Why America’s Leftist Literati Loves to Fetishize Hamas Brutality

Published by Haaretz

By now, it shouldn’t be surprising to anyone that there are those on the Western left who openly support the attacks of October 7 on Israeli civilians. The past six months have produced a long list of examples.

The latest came when Verso Books, easily the most renowned left-wing publishing house in the English-speaking world, released an article on its website by political theorist Jodi Dean.

Dean’s position was made clear from her opening sentence in which she announces the image of October 7 paragliders, those who would go on to help brutally murder more than 300 young participants in a trance music festival, were “exhilarating” for her. She goes on to criticize the Western left for not doing enough to support Hamas and making clear that “[by] defending Hamas, we take the side of the Palestinian resistance.”

She writes: “Which side are you on? Liberation or Zionism and imperialism? There are two sides and no alternative, no negotiation of the relation between oppressor and oppressed.”

The article made even more news after Dean’s employer, Hobart and William Smith Colleges, started an investigation into her based on the article and temporarily relieved her of classroom duties.

Dean called the move “McCarthyism” and she has since become a cause in herself, with many among many well-known academics declaring their “solidarity” with her.

As an historian of political ideas, the fact that some human beings gleefully support brutalization and murder of others is, alas, not surprising to me. After all, the worst human atrocities, from the Cambodian genocide to Syria’s Bashar Assad‘s killing of hundreds of thousands of his own people, have long had their enthusiastic supporters, not least those on Western campuses

Images of Hamas militants parading the body of Shani Louk, a 22-year-old Israeli woman, on the back of a pickup truck, her body clad only in her underwear, while people take turn in spitting on her, were awful to many of us who could imagine in her, a sister, a cousin, a friend. To others, they could have been, well, “exhilarating,” justifiable as part of a broader political campaign. In the same way, some have rationalized any number of brutalities enacted upon Palestinian civilians.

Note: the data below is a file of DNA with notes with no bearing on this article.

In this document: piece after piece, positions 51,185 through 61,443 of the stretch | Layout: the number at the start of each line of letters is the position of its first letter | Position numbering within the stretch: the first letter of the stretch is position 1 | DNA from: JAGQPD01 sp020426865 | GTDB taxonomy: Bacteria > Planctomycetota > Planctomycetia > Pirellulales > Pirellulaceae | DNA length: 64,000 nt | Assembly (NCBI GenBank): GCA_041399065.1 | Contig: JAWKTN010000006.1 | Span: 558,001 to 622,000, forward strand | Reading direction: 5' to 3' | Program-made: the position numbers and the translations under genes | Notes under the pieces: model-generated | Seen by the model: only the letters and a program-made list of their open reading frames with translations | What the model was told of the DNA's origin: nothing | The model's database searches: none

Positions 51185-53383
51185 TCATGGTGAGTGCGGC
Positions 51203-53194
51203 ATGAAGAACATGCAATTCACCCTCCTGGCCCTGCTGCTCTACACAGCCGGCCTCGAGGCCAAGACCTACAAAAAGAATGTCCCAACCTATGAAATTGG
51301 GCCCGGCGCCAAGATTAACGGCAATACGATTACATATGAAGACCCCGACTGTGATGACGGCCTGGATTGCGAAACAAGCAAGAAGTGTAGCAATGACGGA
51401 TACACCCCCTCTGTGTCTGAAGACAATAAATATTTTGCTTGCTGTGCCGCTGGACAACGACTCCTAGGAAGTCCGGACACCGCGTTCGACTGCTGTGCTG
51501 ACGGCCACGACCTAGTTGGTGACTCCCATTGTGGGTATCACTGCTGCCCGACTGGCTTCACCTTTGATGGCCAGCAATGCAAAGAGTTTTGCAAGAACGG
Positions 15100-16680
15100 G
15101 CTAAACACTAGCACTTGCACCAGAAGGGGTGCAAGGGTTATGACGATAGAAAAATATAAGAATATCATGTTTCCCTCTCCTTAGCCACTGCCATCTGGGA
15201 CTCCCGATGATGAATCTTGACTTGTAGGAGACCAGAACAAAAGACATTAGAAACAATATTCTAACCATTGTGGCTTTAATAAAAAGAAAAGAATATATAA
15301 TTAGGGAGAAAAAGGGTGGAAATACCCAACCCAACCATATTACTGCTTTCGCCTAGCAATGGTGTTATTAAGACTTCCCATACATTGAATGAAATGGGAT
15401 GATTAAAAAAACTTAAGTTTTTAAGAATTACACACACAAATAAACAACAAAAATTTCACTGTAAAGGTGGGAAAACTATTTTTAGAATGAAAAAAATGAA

So I am not writing these lines to profess my shock and disgust at Dean’s writing, but rather to place it in a political context and to show what it tells us about the state of the acceptable discourse on the Western left.

Just a month ago, about a dozen editors resigned from their unpaid positions at Guernica, a respected left-leaning American online magazine, over an essay published by Joanna Chen, an Israeli writer and peace activist.

The essay, which was soon retracted by Guernica, was denounced by one resignee as “hand-wringing apologia for Zionism and the ongoing genocide in Palestine.” In fact, Chen is pacifist enough to have refused mandatory service in the Israel Defense Forces.

When not translating Arabic and Hebrew poetry, she was volunteering to drive Palestinian children from the West Bank to Israeli hospitals. Her beautiful essay doesn’t give an ounce of support to Israel’s assault on Gaza and is instead brimming with humanity, full of empathy for all the people between river and the sea. As Guernica’s editor-in-chief, Jina Moore, who has since resigned herself amid the debacle, later put it, it addresses “caregiving as a political act as aligned with a long tradition of feminist writing.”

What was the controversy about then?

Simply put, Chen’s “crime” was that she is an Israeli who painted a humanized image of Israelis as real people; not nameless, faceless ‘settlers’ who are dehumanized enough so that a massacre of 1,200 of them, the kidnapping of over 230 be so boastfully celebrated.

Friday, Guernica’s founder Michael Archer, said Chen’s essay should have never been published, writing, “Rather than mine the personal to expose the political, individual angst was elevated above the collective suffering laid bare in the extensive body of work Guernica has published from the region.”

We saw another version of such controversy much earlier just after the October 7 attacks, when Canadian leftist writer Naomi Klein dared to write a piece in which she complained about “some of our supposed comrades on the left [who] continue to minimize massacres of Israeli civilians, and some even seem to celebrate them, as if doing so proves their bad-ass anti-Zionism.”

Even though Klein supports the boycott, divestment and sanctions movement and had gone out of her way to denounce Zionism in the very same piece, she met with such avalanche of opposition that she edited her piece within hours.